It is, in the end, the story of one man and one feather.
The man is there for history to measure. He has a name, an age and an address: Elijah Harper, 41, of Red Sucker Lake, Northern Manitoba. He has a voice to speak for himself, a past that can be traced and on Friday (June 22) he took action on a matter for which he will be forever judged.
At 12:30 p.m. his very soft "No" from the back row of the Manitoba Legislative Assembly brought an end to debate on the Meech Lake Accord. Elijah Harper knows he will be both blamed and cheered for having done what no one else would dare.
The feather is not so easily explained... (Windspeaker, The feather, Elijah Harper and Meech Lake)
Grand Chief Derek Nepinak of the Assembly of Manitoba First Nations offered his condolences to the family of Elijah Harper, and reflected on his significance to Indigenous people in Canada:
As a residential school survivor, Elijah spent a large part of his life fighting for the rights of First Nations people of Canada and for the betterment of the human condition around the world while he was a Chief of Red Sucker Lake First Nation, worked with the Manitoba Indian Brotherhood, a Member of the Manitoba Legislative Assembly, a Member of Parliament and as a Commissioner of the Indian Claims Commission. As a humber leader, he made Canadian history when he, with eagle feather in hand, said 'No' to the Meech Lake Accord. He felt that the Indigenous people of this country were not being recognized or being allowed to participate in a meaningful way in that constitutional process. (Rabble,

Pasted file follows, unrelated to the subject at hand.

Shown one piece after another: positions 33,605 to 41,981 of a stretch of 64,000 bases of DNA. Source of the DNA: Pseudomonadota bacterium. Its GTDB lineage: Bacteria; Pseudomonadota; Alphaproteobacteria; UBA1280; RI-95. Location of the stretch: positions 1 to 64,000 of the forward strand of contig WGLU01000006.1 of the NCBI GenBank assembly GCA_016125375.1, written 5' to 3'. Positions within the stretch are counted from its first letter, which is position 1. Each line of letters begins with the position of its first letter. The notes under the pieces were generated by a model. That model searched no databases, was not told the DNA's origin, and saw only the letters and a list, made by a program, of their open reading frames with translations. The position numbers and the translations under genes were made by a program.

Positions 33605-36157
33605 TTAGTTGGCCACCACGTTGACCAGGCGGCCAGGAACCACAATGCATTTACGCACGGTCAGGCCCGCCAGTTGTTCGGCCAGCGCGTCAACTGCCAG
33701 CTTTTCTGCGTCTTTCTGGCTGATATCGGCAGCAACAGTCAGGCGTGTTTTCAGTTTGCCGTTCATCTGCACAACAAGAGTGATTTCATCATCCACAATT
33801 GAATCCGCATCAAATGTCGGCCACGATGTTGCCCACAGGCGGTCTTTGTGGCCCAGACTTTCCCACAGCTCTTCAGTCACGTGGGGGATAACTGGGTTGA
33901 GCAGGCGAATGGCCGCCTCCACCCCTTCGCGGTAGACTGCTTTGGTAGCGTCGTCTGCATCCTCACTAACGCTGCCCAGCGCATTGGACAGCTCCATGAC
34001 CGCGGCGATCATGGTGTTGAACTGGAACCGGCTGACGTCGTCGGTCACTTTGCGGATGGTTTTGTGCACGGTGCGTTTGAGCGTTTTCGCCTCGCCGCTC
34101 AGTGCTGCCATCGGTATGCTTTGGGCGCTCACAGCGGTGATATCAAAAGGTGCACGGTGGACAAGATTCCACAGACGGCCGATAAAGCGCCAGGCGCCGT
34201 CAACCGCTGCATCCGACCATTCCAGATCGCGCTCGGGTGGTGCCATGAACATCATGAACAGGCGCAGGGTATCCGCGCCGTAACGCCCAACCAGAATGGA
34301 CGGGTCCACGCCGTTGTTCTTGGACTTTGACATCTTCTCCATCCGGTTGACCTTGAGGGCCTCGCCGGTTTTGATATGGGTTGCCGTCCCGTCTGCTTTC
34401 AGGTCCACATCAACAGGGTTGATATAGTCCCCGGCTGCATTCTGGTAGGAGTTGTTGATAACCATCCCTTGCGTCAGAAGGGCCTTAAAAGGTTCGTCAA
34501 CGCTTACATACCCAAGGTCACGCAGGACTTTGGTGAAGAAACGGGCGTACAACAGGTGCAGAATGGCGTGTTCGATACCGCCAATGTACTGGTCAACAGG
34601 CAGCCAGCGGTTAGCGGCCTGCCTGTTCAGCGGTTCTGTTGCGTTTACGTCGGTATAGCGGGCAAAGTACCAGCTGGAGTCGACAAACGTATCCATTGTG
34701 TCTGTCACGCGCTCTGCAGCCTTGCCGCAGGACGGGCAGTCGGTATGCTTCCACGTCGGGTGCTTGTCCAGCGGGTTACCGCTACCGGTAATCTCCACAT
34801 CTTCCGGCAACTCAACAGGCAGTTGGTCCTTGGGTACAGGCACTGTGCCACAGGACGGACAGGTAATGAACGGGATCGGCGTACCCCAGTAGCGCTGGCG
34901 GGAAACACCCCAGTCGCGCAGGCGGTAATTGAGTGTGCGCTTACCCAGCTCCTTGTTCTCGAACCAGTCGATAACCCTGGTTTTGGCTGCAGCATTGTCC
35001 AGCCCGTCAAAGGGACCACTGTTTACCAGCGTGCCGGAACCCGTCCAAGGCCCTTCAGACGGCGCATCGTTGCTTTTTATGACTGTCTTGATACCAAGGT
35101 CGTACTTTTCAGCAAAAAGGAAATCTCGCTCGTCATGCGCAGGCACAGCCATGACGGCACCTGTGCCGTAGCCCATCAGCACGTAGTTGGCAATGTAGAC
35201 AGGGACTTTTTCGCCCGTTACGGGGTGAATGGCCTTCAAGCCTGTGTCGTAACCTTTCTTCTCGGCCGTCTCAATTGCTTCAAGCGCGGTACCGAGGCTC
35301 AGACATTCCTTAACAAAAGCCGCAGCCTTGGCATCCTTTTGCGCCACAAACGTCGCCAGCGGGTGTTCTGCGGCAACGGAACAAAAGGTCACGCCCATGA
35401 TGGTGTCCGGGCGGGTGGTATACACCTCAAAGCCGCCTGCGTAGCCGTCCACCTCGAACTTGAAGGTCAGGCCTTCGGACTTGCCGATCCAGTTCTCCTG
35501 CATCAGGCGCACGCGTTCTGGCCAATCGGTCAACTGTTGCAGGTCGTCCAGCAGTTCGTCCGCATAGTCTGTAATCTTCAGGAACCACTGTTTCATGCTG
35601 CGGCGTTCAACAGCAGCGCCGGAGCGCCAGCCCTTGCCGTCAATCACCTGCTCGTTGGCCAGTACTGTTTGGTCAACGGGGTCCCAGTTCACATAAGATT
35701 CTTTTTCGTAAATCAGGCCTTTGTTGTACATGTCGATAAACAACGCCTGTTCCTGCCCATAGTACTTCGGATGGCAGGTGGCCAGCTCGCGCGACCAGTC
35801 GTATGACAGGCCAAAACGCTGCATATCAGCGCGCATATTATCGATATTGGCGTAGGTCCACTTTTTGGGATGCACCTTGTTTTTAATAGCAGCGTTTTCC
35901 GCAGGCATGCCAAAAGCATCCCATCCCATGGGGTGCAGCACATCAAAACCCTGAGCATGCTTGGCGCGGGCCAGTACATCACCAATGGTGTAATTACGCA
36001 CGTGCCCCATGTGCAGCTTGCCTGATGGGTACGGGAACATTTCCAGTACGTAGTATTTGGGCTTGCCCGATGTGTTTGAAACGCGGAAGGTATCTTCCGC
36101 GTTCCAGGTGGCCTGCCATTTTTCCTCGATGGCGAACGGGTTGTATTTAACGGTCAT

Elijah Harper remembered: 'He will have a place in Canadian history forever')
...Prior to the meeting date, in line with protocol and tradition the Chiefs of Treaty no. 6, 7 and 8 held a pipe ceremony for guidance and understanding. This ceremony was intended to allow our Treaty partners to respect and understand the Chiefs position and to facilitate meaningful dialog. Entering the meeting, Grand Chief Makinaw stated that:
“...this must not be considered consultation, as the Chiefs of Treaty 6 are deeply disappointed by the absence of the Minister. The outcome of the January 11 meeting with the Prime Minister was a dedication to High Level meetings with Chiefs, and this does not meet that dedication and any conversation that takes place must be taken without prejudice.”
This statement, following the strong words of Grand Chief Charles Weaselhead expressed the disappointment experienced by the Chiefs, and dictated the tone of this brief discussion. The Grand Chiefs took turns putting forth a statement for the record, and after some short comments by the Minister via telephone, his communication ended abruptly. At this point the National Chief was given the opportunity to speak, and expressed support for the Chiefs of Treaty no. 6, 7 and 8 as well as the need for the Minister to sit and discuss this issue in person.
With that the Chiefs stated that they did not wish to converse with technicians as it was outside the dedication put forth by the Prime Minister, and would reserve further discussion for a, yet unscheduled, later meeting. The Chiefs then advised the INAC technicians that this means no disrespect and called an end to the meeting and began to exit...READ COMPLETE RELEASE